Fake or Fortune?

Watch Fake or Fortune?

  • 2011
  • 4 Seasons
  • 8.6  (672)

Fake or Fortune? is a fascinating investigative show that looks into some of the world's most compelling art mysteries. Starring Fiona Bruce, Philip Mould, and Bendor Grosvenor, the show first aired on BBC One in 2010, and has since become a popular program that delves into the history, significance, and authenticity of various artworks.

Each episode takes viewers on a journey through the world of art, as hosts Bruce, Mould, and Grosvenor work together to uncover the truth about a particular artwork. The show sets out to uncover whether the artwork in question is a genuine masterpiece or a clever fake. The hosts use cutting-edge technology and methods of investigation to examine the origins of the art, the provenance, the subject matter, and the techniques used in creating the piece.

The show is guided by art historian Mould, who has years of experience as one of the UK's leading art dealers. Grosvenor, a passionate art historian and lecturer, adds a younger, fresh perspective to the team. Bruce, best known for her work as a BBC journalist and newsreader, brings professionalism and a wealth of experience to the show. Together, the hosts make the perfect team, providing different perspectives and expertise that make for a compelling viewing experience.

One of the fascinating elements of the show is the in-depth analysis of each artwork. The hosts investigate the piece using the latest technology and research methods to examine everything from the techniques used, to the materials and pigments used. They also consider the artwork's history, its significance, and its links to any notable artists or movements.

The show is also enjoyable because it goes beyond just a detailed analysis of artwork, but also explores the human stories behind each piece. The show dives into the emotions and motivations of the collectors, owners, and dealers who have made the artwork a part of their lives or business. Viewers get to see how the artwork has affected or influenced these individuals, and how they have influenced the artwork itself.

Fake or Fortune? has become such a well-loved show, no doubt, because of how it combines the worlds of art, technology, and human intrigue. The show has had some notable successes over the years. For example, in one episode, the hosts were able to authenticate a painting that had been previously rejected by experts as a fake. However, through their innovative use of technology and research methods, they were able to prove the painting was, in fact, genuine, which made the owner a millionaire overnight.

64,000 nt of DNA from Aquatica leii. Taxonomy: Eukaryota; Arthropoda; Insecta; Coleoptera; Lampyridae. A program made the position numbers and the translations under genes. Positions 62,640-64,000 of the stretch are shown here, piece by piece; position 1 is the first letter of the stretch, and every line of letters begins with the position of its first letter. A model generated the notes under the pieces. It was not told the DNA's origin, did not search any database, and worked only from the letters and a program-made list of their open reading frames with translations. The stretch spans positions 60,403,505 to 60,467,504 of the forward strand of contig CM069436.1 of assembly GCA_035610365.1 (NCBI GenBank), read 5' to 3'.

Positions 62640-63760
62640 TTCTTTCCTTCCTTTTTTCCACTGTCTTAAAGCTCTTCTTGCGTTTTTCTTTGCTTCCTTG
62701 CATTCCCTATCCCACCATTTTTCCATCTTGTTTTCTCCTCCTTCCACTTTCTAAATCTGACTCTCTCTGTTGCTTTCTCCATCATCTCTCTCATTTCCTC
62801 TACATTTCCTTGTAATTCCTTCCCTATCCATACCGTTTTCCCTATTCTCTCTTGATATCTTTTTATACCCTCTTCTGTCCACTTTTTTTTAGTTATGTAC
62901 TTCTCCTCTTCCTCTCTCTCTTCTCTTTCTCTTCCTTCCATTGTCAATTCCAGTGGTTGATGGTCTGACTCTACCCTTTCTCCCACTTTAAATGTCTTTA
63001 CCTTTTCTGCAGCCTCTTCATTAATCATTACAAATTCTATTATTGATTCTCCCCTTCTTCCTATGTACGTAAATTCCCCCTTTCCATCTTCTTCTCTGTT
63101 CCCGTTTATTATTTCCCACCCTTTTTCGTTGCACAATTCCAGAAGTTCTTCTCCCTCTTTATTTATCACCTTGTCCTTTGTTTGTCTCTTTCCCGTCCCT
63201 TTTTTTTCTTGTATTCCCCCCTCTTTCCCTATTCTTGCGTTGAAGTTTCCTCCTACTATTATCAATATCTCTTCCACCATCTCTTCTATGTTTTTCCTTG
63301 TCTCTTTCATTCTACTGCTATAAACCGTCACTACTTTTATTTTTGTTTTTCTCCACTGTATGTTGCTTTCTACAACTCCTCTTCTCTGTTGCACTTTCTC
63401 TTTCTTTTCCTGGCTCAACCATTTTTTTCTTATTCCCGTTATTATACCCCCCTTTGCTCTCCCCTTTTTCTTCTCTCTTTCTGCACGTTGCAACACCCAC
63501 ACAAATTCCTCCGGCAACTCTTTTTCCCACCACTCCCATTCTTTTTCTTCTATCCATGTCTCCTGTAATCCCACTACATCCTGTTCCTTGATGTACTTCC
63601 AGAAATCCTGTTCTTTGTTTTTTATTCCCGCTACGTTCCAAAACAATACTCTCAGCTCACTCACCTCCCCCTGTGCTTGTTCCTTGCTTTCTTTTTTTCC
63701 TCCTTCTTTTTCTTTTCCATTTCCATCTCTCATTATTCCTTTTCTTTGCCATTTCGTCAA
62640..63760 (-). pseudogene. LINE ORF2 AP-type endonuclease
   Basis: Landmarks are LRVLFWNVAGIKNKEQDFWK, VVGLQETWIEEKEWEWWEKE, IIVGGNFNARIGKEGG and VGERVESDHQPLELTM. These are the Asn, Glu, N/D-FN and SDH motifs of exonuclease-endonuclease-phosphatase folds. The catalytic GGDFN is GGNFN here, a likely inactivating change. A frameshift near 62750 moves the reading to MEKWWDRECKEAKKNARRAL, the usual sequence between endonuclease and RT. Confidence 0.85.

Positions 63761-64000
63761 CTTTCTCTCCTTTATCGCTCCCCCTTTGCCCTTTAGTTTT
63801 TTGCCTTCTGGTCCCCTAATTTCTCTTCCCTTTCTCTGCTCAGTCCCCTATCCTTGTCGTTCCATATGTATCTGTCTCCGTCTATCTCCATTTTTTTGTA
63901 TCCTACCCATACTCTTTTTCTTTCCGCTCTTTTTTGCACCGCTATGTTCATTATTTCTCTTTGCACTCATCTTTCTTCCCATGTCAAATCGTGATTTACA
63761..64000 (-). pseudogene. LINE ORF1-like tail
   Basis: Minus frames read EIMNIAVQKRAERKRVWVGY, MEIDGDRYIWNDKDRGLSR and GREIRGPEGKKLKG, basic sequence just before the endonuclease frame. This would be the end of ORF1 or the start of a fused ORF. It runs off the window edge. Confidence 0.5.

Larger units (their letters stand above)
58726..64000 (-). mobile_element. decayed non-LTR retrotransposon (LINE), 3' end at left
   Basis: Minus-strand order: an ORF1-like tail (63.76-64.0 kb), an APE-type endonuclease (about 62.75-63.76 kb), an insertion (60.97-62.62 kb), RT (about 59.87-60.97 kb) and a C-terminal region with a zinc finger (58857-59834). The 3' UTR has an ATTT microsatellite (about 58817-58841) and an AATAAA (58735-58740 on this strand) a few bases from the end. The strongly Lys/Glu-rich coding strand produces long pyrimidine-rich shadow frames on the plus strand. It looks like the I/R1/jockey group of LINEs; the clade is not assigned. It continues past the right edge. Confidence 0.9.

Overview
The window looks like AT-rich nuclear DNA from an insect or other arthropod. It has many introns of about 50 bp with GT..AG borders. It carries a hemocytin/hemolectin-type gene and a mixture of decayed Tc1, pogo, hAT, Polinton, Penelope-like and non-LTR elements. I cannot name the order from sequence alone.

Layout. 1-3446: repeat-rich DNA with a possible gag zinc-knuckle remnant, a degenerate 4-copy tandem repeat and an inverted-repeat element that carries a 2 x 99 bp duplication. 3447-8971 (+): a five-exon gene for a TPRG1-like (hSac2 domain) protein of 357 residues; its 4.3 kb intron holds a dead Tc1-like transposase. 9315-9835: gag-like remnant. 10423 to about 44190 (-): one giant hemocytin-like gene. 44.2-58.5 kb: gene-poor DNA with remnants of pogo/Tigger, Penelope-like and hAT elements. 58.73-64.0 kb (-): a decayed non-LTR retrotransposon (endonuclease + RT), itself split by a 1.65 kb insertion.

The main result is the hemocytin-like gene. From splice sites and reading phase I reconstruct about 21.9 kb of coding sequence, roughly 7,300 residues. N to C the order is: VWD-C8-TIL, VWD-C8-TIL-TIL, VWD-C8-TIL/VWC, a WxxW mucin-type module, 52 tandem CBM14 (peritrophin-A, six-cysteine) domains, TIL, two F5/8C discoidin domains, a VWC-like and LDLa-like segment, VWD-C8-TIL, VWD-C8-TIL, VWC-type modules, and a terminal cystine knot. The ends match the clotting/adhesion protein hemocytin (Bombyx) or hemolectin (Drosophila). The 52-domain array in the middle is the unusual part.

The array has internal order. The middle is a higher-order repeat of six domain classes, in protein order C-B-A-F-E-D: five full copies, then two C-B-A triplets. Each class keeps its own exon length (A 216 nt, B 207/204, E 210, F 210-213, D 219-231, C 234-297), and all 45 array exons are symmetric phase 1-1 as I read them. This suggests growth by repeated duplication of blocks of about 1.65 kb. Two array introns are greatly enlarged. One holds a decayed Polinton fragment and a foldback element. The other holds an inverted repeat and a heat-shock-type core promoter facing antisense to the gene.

Another success was when the team was able to uncover a lost masterpiece by Flemish artist Sir Peter Paul Rubens, which had been missing for over 200 years. The piece had been thought to have been destroyed, yet the team managed to trace it back to a private collection through their research.

All of these successes are a testament to the power of the show and the expertise of the hosts. It's also a tribute to the importance of investing in artistic heritage and finding ways to preserve it for future generations.

In conclusion, Fake or Fortune? is an exciting, educational, and thought-provoking show that is a must-watch for all art lovers. The hosts' deep knowledge, investigative spirit, and cutting-edge research methods have contributed to making the show a huge success, and it is sure to continue captivating audiences for years to come.

Fake or Fortune?
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Munnings and Churchill
4. Munnings and Churchill
July 26, 2015
Charles Henty, the man in charge of the Old Bailey, has a problem - the death of his uncle has left him with a working farm to run in France and a crippling inheritance tax bill to pay. He is desperate to protect the jobs of the farmworkers and keep the farm running in his uncle's memory, but the only way he can do that is by selling two paintings he owns - if he can prove they're genuine. One, believed to be by Sir Winston Churchill, was discovered in the coalhole of Charles' family home in London in the 60s. It's a picturesque scene of a medieval village in the south of France. But which village? For the painting to be accepted as genuine, the Fake or Fortune team must first find the exact location and then prove that Churchill painted the scene. There's a lot at stake, with a Churchill painting selling at Sotheby's in 2014 for ?1.8 million, but a leading expert has grave misgivings about the authenticity of the picture. Charles' other painting is a landscape of Dedham in Essex, believed to be by Sir Alfred Munnings, best known for his paintings of horses and once the most expensive British artist of his day. However, Dedham was also the home of Tom Keating, Britain's most notorious forger of the 20th century. Presenter Philip Mould is drawn into the murky world of fakes and forgeries, where nothing is quite as it seems. The Fake or Fortune team pull out all the stops in this dramatic and emotionally charged investigation, but can they prove that both pictures are genuine?